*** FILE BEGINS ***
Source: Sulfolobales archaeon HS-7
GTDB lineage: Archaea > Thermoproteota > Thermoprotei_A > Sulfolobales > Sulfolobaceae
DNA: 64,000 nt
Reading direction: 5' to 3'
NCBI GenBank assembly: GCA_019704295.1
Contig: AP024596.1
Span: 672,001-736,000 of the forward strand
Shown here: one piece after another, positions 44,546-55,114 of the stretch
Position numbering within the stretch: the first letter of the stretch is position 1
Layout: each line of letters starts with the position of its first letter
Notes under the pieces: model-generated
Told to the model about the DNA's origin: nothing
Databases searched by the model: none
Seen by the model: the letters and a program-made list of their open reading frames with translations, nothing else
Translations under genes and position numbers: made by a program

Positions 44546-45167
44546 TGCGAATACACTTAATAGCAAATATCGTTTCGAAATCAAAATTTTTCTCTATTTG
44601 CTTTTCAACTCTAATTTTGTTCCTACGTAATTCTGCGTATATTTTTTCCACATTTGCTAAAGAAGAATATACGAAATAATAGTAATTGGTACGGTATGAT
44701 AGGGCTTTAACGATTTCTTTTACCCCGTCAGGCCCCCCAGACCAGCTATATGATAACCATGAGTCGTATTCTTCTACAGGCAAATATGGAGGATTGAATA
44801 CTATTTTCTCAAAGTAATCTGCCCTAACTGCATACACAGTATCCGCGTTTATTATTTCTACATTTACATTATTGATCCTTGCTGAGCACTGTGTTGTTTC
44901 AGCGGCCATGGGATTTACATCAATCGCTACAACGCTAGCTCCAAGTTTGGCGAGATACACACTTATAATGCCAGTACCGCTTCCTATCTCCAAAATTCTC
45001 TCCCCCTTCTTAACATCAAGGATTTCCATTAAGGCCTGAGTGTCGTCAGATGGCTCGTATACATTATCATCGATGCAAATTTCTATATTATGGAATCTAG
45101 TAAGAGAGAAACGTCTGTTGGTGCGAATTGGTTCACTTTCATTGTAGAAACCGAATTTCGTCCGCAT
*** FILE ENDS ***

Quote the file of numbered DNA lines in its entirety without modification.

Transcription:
Source: Sulfolobales archaeon HS-7
GTDB lineage: Archaea > Thermoproteota > Thermoprotei_A > Sulfolobales > Sulfolobaceae
DNA: 64,000 nt
Reading direction: 5' to 3'
NCBI GenBank assembly: GCA_019704295.1
Contig: AP024596.1
Span: 672,001-736,000 of the forward strand
Shown here: one piece after another, positions 44,546-55,114 of the stretch
Position numbering within the stretch: the first letter of the stretch is position 1
Layout: each line of letters starts with the position of its first letter
Notes under the pieces: model-generated
Told to the model about the DNA's origin: nothing
Databases searched by the model: none
Seen by the model: the letters and a program-made list of their open reading frames with translations, nothing else
Translations under genes and position numbers: made by a program

Positions 44546-45167
44546 TGCGAATACACTTAATAGCAAATATCGTTTCGAAATCAAAATTTTTCTCTATTTG
44601 CTTTTCAACTCTAATTTTGTTCCTACGTAATTCTGCGTATATTTTTTCCACATTTGCTAAAGAAGAATATACGAAATAATAGTAATTGGTACGGTATGAT
44701 AGGGCTTTAACGATTTCTTTTACCCCGTCAGGCCCCCCAGACCAGCTATATGATAACCATGAGTCGTATTCTTCTACAGGCAAATATGGAGGATTGAATA
44801 CTATTTTCTCAAAGTAATCTGCCCTAACTGCATACACAGTATCCGCGTTTATTATTTCTACATTTACATTATTGATCCTTGCTGAGCACTGTGTTGTTTC
44901 AGCGGCCATGGGATTTACATCAATCGCTACAACGCTAGCTCCAAGTTTGGCGAGATACACACTTATAATGCCAGTACCGCTTCCTATCTCCAAAATTCTC
45001 TCCCCCTTCTTAACATCAAGGATTTCCATTAAGGCCTGAGTGTCGTCAGATGGCTCGTATACATTATCATCGATGCAAATTTCTATATTATGGAATCTAG
45101 TAAGAGAGAAACGTCTGTTGGTGCGAATTGGTTCACTTTCATTGTAGAAACCGAATTTCGTCCGCAT